A RESOLUTION OF CONSCIENCE, in Answer to Mr Ascham's BOOK.

UPon perusal of Mr Ascham's Book you left with mee, I finde not my self in my understanding thereby convinc'd of the Necessitie or Lawfulness of Conforming unto, or Complying with an unjust prevailing Power, further then I was before persua­ded, it might bee Lawful or Neces­sarie so to do: viz. As I paying Taxes, and Submitting to som other things (in themselvs not unlawful) by

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[Page 3] 3. Without anie explicite or implicite Acknowledgment of the Justice and Legalitie of their Power: I may submit to the [...], (to the Force) but not ac­knowledg the [...], (the Autori­tie) or by anie my Voluntarie Act give strength, assistance, or countenance thereunto.

4. Without anie prejudice unto the claim of the Oppressed Partie that hath a right, Title; or casting my self into an In­capacitie of lending him my due and bounden Assistance, if, in time to com, it may bee useful to him towards the Recoverie of his Right.

5. Where I may reasonably, and Bonâ Fide presume, the Op­pressed Power, (to whom my [Page 4] Obedience is justly due) if hee perfectly knew the present Con­dition I am in, together with the Exigence and Necessitie of the present Case, and all of Cir­cumstances thereof, would give his willing Consent to such my Conformitie and Compliance.

So that, upon the whole matter and in short, I conceiv I may so far sub­mit unto the Impositions, or com­plie with the Persons of a prevailing usurped Power, unjustly comman­ding things not in themselvs unlaw­ful; or make use of their Power to protect one from others Injuries. As I may submit unto, complie with, or make use of an High-waie Thief, or Robber, when I am faln into his hands, and lie at his Mercie.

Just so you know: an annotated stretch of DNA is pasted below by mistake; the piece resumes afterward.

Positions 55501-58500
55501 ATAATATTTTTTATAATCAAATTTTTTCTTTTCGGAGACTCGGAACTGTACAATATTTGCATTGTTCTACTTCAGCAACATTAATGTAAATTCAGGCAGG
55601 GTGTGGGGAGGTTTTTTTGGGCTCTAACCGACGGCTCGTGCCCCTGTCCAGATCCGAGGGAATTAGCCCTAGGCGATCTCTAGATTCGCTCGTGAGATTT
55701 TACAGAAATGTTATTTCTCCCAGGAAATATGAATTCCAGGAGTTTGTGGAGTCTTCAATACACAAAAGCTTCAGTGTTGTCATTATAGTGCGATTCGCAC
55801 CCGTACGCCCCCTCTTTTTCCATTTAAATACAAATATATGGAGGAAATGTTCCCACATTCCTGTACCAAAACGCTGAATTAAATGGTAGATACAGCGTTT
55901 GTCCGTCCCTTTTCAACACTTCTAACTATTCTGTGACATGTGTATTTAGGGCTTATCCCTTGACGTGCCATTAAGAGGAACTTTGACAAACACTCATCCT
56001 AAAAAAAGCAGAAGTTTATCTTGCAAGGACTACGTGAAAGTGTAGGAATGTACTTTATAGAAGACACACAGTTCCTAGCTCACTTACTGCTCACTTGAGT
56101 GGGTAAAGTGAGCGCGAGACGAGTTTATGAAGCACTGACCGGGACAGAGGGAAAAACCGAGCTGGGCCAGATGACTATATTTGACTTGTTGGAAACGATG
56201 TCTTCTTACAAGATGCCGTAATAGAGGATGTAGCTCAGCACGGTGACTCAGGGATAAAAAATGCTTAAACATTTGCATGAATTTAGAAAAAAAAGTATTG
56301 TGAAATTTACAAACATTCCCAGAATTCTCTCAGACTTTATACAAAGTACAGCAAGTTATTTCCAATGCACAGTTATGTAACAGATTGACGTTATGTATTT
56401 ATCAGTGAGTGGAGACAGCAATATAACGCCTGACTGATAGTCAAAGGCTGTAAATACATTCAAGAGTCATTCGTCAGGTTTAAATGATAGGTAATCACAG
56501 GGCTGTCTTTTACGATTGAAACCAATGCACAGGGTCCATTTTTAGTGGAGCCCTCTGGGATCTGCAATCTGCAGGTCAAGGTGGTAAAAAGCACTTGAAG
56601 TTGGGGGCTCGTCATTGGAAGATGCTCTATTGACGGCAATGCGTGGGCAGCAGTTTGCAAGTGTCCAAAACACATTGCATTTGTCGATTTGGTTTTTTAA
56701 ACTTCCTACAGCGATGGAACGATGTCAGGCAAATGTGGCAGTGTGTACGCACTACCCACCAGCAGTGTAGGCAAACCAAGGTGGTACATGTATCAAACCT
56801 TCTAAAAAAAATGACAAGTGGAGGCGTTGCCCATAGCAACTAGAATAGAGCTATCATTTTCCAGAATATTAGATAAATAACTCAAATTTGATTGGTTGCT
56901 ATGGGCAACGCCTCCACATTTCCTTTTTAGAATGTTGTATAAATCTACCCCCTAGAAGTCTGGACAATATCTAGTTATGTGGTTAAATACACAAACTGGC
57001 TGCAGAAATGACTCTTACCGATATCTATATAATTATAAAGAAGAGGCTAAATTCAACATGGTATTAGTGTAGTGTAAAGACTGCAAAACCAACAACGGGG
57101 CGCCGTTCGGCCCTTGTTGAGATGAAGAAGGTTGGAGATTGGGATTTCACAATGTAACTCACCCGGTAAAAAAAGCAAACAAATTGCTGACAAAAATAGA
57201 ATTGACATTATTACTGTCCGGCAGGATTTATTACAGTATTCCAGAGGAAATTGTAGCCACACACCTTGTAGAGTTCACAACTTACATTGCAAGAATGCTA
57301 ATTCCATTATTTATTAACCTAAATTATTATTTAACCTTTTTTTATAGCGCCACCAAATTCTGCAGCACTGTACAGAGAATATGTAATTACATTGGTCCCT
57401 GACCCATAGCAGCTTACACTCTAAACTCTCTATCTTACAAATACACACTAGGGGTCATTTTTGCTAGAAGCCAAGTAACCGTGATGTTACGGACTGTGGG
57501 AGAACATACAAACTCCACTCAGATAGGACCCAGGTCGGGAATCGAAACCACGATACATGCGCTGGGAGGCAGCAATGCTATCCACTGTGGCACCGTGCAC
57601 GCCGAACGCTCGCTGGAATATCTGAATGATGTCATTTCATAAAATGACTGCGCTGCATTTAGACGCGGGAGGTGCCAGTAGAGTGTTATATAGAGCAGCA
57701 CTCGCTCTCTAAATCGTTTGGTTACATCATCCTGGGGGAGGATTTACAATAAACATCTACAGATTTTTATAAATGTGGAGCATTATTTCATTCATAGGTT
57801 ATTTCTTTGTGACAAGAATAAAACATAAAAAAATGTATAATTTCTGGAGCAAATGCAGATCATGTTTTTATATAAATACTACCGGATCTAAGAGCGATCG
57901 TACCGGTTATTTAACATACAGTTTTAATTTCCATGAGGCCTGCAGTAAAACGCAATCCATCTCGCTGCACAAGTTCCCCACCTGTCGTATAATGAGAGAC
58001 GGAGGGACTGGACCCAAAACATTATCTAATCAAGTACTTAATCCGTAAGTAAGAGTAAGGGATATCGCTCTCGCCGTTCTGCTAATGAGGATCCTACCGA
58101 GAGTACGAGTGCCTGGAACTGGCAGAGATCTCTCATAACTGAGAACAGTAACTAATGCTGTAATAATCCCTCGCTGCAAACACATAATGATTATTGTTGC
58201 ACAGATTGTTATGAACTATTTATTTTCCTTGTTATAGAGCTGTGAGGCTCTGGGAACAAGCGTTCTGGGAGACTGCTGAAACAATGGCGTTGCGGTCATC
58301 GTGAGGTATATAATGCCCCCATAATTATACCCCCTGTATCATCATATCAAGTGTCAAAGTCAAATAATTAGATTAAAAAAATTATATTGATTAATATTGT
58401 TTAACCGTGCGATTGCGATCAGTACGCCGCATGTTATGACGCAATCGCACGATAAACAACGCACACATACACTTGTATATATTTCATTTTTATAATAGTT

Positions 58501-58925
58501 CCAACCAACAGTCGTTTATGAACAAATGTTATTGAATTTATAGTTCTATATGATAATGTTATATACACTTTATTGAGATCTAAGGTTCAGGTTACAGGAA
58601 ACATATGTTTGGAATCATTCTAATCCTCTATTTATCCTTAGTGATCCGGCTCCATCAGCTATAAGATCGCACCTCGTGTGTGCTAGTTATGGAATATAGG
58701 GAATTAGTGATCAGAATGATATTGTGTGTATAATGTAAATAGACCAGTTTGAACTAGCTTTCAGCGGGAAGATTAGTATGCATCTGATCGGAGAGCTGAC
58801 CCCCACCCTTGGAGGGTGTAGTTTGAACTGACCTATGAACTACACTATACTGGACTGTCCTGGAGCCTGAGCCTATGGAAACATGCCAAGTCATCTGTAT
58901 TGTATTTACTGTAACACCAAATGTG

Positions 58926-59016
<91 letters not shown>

As for Mr Ascham's Discours, [Page 5] though it bee handsomly framed, yet all the Strength of it (to my seeming) lie's upon two Principles, which (if hee would speak out) would bee in plain English these:

1. That Self-preservation is the first and chiefest Obligation in the World, to which all other Bonds and Relations (at least between Man and Man) must give place.

2. That no Oath, at least no imposed Oath, at what Terms soever exprest, binde's the Taker further then hee intended to binde himself thereby; and, it is presu­med, that no man intended to binde himself to the prejudice of his own safetie.

Two dangerous and desperate Principles, which evidently tend 1 to the taking away of all Christian [Page 6] Fortitude and Suffering in a Righ­teous Caus: 2 to the Encouraging of daring and ambitious Spirits to attempt continuall Innovations, with this Confidence, that if they can by anie waies (how unjust soe­ver) possess themselvs of the Su­pream Power, they ought to bee submitted unto: 3 to the Obstru­cting unto the Oppressed Partie all possible waies and means, without a Miracle, of ever recovering that just Right, of which hee shall have been unjustly dispossessed: And (to omit further instancing) 4 to the bringing in of Atheism, with the Contempt of God and all Religion, whil'st everie man, by making his own Preservation the Measure of all his Duties and Actions, maketh himself thereby his own Idol.

FINIS.

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